Tobacco firms urge refusal of legal aid for 200

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The Independent Online
TOBACCO manufacturers are urging the Legal Aid Board to refuse a request for financial assistance from about 200 people hoping to claim damages for serious illnesses which they say were caused by smoking.

Without legal aid, the group's claim is unlikely to proceed, lawyers say.

The case follows a ruling by the US Supreme Court in June that health warnings on cigarette packets did not give tobacco companies immunity from litigation.

This decision prompted two central London law firms to place advertisements in newspapers asking to hear from smokers, ex- smokers and passive smokers who thought their health had been harmed. They were particularly keen to be contacted by people who took up smoking in the 1960s after studies started connecting tobacco with cancer, but before health warnings appeared on cigarette packets.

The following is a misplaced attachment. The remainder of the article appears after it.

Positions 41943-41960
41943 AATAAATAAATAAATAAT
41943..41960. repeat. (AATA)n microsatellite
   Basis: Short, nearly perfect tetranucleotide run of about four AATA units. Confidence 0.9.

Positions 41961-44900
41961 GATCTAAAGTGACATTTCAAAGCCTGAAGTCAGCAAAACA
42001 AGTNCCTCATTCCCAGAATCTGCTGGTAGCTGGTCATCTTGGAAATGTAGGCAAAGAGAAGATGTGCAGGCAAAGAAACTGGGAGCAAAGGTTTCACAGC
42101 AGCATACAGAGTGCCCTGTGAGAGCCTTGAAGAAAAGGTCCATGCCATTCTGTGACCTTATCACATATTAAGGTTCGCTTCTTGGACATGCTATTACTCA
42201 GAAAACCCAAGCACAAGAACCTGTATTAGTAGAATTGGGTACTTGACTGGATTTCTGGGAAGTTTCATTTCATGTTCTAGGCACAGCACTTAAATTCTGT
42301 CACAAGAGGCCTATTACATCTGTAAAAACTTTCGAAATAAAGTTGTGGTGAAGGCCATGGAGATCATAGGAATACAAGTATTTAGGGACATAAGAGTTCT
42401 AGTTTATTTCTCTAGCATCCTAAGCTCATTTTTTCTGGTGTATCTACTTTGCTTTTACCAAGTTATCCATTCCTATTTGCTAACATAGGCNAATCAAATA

The firms say they were inundated with inquiries, and intend to pursue between 180 and 200 cases, representing a range of diseases allegedly caused by cigarettes.

However, the tobacco industry is mounting a fierce defence. Its representatives are understood to have told the Legal Aid Board that the litigants have no chance of success, and therefore should not be given public money that could run to millions of pounds. They say the smokers should not be treated as a group and should be told to fight their claims individually.

Solicitors say that the industry's approach is worrying. Robin Lewis, a partner at Bindman's, one of the firms representing smokers, said: 'The tobacco industry has got a right to make submissions, but it may be difficult to explain to my clients that these fantastically wealthy corporations are doing this.'

Roberta Tish, of the Legal Aid Practitioners' Group, accused the industry of using tactics that 'smack of political pressure - the tobacco lobby is extremely powerful'. The case was a matter of 'great public import' which should be heard by the courts.

However, Chris Hodges of McKenna and Co, representing the tobacco firm Phillip Morris, said: 'I don't follow that argument. If she agrees that a person is entitled to make representations, then any citizen is entitled to make representations.'

If the Legal Aid Board refuses to help the smokers, they would be forced to fund cases themselves.

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